Givology Staff's Blog

Graduation Spotlight: Marta Djalleta

They call it commencement for a reason. It is a time when something ends. However it also initiates a beautiful beginning full of new experiences, untold stories, and dreams waiting to be achieved. As I encounter my last moments of my high school career, I reflect on the time I have spent with some of my first friends, people that I have seen pick their noses, have their first kiss, and get accepted into Harvard. My educational life has been comparable to a bubble. Within it is an environment that has been filled with the same people and same daily routine. This bubble is one of comfort that I have been living inside for the past 18 years. Seldom have I ever been forced to take on a challenge that I could not handle without the help of family and friends. Nonetheless, this is all about to change as my comfortable bubble pops and I am forced to open new doors and conquer new terrain.
I will be taking on all of these new challenges at Elon University. There, I will be studying international relations and minoring in Spanish. With this education, I hope to continue to work with non-profits and help people gain access to clean water and education. I believe those are the two essential issues that once fixed, will solve the worlds extreme poverty.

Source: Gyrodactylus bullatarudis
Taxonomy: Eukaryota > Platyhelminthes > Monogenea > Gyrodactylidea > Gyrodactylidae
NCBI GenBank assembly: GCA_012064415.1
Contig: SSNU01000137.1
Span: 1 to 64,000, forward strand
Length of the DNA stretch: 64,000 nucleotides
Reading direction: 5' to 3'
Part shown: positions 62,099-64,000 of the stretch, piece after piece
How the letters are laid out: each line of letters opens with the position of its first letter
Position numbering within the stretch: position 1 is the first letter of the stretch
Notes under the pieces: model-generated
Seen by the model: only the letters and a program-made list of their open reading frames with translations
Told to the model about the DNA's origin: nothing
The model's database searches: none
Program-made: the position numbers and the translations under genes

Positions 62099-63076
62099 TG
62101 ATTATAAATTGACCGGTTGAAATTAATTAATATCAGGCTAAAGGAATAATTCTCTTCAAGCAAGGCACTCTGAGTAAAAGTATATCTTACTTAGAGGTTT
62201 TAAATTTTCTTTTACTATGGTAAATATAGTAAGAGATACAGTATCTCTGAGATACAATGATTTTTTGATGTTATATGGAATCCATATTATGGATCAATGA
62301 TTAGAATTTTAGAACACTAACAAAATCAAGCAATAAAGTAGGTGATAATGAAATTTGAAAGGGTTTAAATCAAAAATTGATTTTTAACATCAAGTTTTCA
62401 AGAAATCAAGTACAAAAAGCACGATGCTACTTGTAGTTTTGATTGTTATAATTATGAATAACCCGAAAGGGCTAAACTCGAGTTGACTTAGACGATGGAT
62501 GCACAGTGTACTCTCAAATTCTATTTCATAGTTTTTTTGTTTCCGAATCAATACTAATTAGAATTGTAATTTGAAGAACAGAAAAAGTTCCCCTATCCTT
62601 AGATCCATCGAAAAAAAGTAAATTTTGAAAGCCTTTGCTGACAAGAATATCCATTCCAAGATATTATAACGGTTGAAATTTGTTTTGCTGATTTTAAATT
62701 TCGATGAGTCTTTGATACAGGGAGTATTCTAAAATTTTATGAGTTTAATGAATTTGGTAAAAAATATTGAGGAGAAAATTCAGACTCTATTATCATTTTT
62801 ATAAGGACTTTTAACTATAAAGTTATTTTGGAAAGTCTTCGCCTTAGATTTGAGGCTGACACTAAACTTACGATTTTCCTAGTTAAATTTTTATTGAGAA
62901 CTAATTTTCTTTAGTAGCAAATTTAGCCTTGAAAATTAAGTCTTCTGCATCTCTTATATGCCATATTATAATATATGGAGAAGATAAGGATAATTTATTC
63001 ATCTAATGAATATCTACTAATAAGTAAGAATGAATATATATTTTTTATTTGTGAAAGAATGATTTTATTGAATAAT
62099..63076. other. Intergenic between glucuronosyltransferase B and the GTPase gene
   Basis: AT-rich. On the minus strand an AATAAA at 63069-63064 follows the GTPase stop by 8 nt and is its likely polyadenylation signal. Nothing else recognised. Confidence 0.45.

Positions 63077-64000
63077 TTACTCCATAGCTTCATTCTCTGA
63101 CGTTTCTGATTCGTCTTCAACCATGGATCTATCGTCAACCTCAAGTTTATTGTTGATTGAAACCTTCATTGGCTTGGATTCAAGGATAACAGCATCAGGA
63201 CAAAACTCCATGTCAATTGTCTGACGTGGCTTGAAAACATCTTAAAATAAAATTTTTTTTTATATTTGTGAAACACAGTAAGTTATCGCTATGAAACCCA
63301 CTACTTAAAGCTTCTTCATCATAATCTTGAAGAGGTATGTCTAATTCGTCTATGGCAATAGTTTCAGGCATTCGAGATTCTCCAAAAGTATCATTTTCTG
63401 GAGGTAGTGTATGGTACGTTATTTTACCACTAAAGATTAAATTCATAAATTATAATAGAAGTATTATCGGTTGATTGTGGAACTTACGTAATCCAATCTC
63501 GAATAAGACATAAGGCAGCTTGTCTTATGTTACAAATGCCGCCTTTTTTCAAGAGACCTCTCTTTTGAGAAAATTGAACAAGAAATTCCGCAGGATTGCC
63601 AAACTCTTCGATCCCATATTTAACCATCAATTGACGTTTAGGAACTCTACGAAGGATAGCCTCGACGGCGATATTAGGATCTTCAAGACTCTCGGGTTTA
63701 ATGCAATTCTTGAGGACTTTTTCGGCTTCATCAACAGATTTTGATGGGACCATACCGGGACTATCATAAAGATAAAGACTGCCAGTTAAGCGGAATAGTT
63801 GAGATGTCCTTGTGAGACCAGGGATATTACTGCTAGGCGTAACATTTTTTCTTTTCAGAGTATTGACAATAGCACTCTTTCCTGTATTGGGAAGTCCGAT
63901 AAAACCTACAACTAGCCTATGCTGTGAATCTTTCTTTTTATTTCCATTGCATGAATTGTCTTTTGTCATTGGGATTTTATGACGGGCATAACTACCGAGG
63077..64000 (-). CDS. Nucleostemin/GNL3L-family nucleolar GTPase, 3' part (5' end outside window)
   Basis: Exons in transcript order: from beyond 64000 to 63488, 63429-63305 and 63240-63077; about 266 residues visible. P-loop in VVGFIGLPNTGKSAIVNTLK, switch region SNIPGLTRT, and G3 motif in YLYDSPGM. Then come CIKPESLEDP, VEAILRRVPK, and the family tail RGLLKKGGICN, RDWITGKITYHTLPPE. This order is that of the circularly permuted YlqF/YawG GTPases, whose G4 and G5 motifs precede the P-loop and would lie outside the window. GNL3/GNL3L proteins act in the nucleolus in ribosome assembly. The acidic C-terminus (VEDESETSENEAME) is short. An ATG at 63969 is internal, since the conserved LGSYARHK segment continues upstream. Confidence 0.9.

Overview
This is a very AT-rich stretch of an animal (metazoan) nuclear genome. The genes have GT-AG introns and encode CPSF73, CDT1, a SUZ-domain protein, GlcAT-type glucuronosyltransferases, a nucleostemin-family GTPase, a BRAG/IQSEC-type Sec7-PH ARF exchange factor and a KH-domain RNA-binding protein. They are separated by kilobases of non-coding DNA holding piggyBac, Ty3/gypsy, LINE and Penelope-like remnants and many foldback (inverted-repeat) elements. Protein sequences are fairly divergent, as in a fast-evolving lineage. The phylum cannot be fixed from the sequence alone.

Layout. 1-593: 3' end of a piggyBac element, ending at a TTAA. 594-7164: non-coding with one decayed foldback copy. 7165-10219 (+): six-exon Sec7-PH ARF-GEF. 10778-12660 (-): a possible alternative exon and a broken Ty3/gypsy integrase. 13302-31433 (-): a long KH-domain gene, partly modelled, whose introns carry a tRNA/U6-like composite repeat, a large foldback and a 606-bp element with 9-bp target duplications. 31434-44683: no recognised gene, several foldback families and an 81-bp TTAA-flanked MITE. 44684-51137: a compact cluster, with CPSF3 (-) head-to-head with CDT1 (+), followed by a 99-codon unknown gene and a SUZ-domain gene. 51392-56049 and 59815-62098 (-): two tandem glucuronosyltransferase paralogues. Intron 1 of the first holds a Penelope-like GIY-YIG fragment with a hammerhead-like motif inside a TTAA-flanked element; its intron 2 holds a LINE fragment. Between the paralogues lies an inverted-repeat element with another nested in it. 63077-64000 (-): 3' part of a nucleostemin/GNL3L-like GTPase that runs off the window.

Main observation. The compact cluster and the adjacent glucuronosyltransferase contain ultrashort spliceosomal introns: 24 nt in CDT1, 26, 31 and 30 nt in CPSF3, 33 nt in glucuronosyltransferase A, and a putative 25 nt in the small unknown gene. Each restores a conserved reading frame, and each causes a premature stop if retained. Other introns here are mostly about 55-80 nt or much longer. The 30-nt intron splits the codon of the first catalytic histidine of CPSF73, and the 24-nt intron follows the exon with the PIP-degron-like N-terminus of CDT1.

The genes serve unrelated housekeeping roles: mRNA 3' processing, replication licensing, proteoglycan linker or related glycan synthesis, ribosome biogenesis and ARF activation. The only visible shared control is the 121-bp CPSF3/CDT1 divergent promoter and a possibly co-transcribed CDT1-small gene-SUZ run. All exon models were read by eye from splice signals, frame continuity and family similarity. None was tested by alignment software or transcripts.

I first started at Givology this past Monday as a social media intern to fulfill my graduation requirement at my high school. I never expected that in such a short amount of time I would be so moved by this community of givers. A specific partner that has made an abundant impact on me is More Than Me. The story of [url=]Beatrice[/url] was nothing short of earth-shattering. This 13 year old girl who was deathly ill said to one of the More Than Me partners, Im fighting so that no other young girl in Liberia has to be in this hospital bed, has to get in this type of situation. This young girl epitomizes the More Than Me organization. Beatrice was fighting for a greater purpose, something much larger than herself and her sickness.
As I begin to open these new doors, the greatest lesson that I will take with me is from Beatrice. Our lives are not defined by how long we live, the prestigious degrees we earn, or the amount of money we make. Our lives are defined by what we choose to do in the absence of these factors. Just like Beatrice, even in the darkest of times I hope to never stop giving.

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